seniors Aaron Edwards and Craig Bryan played a 40-minute scrimmage in practice Tuesday knowing it might be the closest they come to playing another college basketball game.
It’s amazing the difference one play makes.
On Saturday the two Cougars controlled their future, trailing by one on the final possession of the
tournament semifinal against McKendree.
But the season slipped away.
With the winner playing next for a tournament championship and an automatic bid to the
the Columbia College season appeared to hinge on one play.
“(That situation) is exciting really. To be honest, it’s really not that much pressure,” Edwards said. “You just want to get the ball as deep as you can, try to get a layup.”
Ever the point guard, Edwards had possession as the clock dwindled past 10 seconds. He made a hard push towards the basket, past Bryan’s screen, and tried to penetrate into the lane.
“(McKendree) had been kind of indecisive the whole game about how they were going to guard the screen,” Edwards said. “But the big man jumped out and fully-committed, and they kind of trapped me.”
The McKendree double-team came, and Edwards’ only option became finding the screener for the open shot.
For Bryan, the Cougars’ 6-foot-8-inch offensive cornerstone, receiving the pass from a trapped Edwards was routine, as was sizing up the long-range shot. Circumstances were the only difference.
“It ended up in my hands, and I wasn’t prepared,” Bryan said. “Obviously, if somebody told me, ‘Craig you’re going to take the last shot,’ I would have been ready. But in that situation I was like, ‘This is not cool.’”
Bryan eyed the potential game-winning shot but deferred, passing to junior forward Nahowan Saxon as time was expiring.
“You see the end of your season possibly if you don’t make the shot,” Bryan said, “and it is terrifying.”
Saxon’s shot never officially left his hands. The Cougars’ chance to control their fate was grounded.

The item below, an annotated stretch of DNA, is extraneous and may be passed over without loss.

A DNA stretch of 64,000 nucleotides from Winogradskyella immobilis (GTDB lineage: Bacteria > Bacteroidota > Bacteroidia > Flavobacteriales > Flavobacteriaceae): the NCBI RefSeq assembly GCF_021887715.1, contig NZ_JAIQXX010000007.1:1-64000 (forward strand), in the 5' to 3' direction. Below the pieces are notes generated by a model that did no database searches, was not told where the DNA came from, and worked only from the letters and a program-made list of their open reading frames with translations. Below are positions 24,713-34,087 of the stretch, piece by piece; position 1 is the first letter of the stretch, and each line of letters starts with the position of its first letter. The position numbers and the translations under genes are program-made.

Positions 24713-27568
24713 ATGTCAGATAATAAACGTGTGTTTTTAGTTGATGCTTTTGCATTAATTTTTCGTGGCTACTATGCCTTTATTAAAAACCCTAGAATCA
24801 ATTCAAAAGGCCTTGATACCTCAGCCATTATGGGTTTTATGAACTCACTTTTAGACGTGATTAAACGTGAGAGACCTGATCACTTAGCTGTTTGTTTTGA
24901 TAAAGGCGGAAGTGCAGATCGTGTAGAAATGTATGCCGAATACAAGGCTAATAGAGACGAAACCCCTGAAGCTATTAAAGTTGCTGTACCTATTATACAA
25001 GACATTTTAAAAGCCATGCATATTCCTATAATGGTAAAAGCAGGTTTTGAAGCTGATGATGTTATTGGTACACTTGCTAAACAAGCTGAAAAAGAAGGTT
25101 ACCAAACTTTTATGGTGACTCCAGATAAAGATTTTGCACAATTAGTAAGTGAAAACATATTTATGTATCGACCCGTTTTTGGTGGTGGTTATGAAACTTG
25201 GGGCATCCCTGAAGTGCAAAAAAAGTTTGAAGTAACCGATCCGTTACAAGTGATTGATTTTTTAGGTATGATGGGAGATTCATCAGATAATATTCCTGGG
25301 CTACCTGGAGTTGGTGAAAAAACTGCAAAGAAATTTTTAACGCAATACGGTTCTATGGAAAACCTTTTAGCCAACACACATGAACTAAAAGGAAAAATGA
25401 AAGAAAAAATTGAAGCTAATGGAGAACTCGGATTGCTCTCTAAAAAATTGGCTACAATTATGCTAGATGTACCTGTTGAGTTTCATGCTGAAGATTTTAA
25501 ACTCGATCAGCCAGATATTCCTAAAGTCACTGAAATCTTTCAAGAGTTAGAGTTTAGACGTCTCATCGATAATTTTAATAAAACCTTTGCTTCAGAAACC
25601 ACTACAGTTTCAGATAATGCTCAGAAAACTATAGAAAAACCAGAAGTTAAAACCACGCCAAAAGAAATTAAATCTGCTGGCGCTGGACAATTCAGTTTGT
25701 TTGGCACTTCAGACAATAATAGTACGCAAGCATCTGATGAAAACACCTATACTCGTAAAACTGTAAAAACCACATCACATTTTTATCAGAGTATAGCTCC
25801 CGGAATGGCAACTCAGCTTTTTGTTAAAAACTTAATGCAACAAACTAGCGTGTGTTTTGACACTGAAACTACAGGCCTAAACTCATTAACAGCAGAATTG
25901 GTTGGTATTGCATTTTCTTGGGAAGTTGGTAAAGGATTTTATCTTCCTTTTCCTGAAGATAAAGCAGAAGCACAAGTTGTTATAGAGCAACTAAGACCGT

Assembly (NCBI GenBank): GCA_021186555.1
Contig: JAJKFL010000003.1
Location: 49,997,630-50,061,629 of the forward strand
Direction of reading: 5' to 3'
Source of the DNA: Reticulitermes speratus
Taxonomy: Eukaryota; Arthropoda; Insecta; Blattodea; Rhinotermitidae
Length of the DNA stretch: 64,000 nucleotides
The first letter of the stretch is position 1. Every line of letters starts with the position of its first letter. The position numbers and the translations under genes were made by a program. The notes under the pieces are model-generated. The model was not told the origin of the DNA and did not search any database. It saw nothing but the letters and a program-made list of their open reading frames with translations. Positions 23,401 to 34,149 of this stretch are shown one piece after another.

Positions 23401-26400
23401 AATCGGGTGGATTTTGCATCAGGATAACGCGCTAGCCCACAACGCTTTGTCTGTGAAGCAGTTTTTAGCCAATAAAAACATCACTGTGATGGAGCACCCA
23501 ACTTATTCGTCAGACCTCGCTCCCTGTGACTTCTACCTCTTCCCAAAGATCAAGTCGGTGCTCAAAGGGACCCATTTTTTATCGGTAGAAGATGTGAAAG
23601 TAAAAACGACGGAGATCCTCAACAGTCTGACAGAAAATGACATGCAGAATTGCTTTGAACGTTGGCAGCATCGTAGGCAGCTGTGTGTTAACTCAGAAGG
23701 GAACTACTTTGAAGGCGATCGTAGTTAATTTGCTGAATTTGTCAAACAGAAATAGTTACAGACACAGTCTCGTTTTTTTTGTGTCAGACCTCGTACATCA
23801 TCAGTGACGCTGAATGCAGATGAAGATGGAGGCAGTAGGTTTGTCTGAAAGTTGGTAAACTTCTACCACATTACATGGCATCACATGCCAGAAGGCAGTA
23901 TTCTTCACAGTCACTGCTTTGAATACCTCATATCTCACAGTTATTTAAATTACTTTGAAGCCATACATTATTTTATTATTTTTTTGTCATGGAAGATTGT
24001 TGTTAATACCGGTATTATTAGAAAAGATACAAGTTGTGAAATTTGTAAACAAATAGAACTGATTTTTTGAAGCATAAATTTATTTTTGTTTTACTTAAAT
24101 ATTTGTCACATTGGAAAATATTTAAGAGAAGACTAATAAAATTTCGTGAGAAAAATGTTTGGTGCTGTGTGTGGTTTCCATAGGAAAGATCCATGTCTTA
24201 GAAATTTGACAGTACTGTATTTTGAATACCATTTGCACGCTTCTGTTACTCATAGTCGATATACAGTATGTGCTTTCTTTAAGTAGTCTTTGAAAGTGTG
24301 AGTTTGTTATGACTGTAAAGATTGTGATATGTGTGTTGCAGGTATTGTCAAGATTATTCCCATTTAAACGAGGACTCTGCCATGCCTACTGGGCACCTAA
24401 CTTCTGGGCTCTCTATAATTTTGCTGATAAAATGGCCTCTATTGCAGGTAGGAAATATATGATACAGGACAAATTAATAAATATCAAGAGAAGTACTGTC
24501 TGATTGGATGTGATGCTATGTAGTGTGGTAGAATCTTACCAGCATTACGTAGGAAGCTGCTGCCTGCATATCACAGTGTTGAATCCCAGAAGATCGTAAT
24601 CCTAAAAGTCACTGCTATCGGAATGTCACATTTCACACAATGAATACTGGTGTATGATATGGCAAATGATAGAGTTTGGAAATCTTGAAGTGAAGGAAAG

“I thought for sure that was my last college game, right after the game,” Edwards said. “But we came in Monday and (coach Bob Burchard) was really confident and upbeat about our chances (of making the NAIA tournament). Now I’m kind of on the optimistic side.”
The Cougars’ destiny is being written outside of Columbia as various conference championship games across the country conclude.
After missing out on the AMC automatic bid, the Cougars need one of 15 at-large bids to play in the 32-team NAIA tournament. At-large bids are generally awarded according to the rankings in the final NAIA poll.
Columbia College will find out today if conference favorites nationwide secured enough automatic bids to open up an at-large bid for the Cougars.
“It’s kind of frustrating having your season balanced on other teams,” Bryan said. “You’re not the one that is determining the way you end your season.”
In the final poll, released March 1, Columbia College was ranked No. 27, giving the Cougars a definite shot at receiving an invitation.
Although Edwards and Bryan hope for at least one more game, both are also looking forward to a May graduation and enjoying life outside of academia.
“I’m trying to be an actor,” Edwards said. “Hollywood. I want to get an agent first before I get out there. I don’t plan on being a struggling actor, like working at McDonalds. I got a degree, so hopefully I’ll be able to manage.”
When Edwards was 15, he considered getting an agent for his acting.
“I was like ‘No, I’m going to the NBA,’” he said. “Now that I have my degree, I have the full support of my parents to really go do what I want to do.”Also the Student Government Association president, Edwards said academics were a large reason he chose to transfer to Columbia College after his sophomore year at Lewis & Clark Community College in Godfrey, Ill.
“I had some other opportunities of course. Either I didn’t like the school, (or I) liked the school and it was a bad program,” he said. “Columbia was just a chance to come to a good school and play for a good program.”
Bryan also holds his own glamorous aspirations. Ultimately, he would like to work a front-office position for a baseball or basketball team.
“I love baseball. I love basketball. I think it would be kind of cool to be around it,” he said.
After playing two years at Penn Valley Community College in Kansas City, Bryan chose Columbia College instead of his other choices, most notably McKendree.
“It’s closer to home,” Bryan said. “My parents can actually come and see me.”
After graduation, Bryan plans on spending some time at home in Kansas City before he begins graduate school.
In the present though, both student-athletes are focused on just one significant dream – playing another game.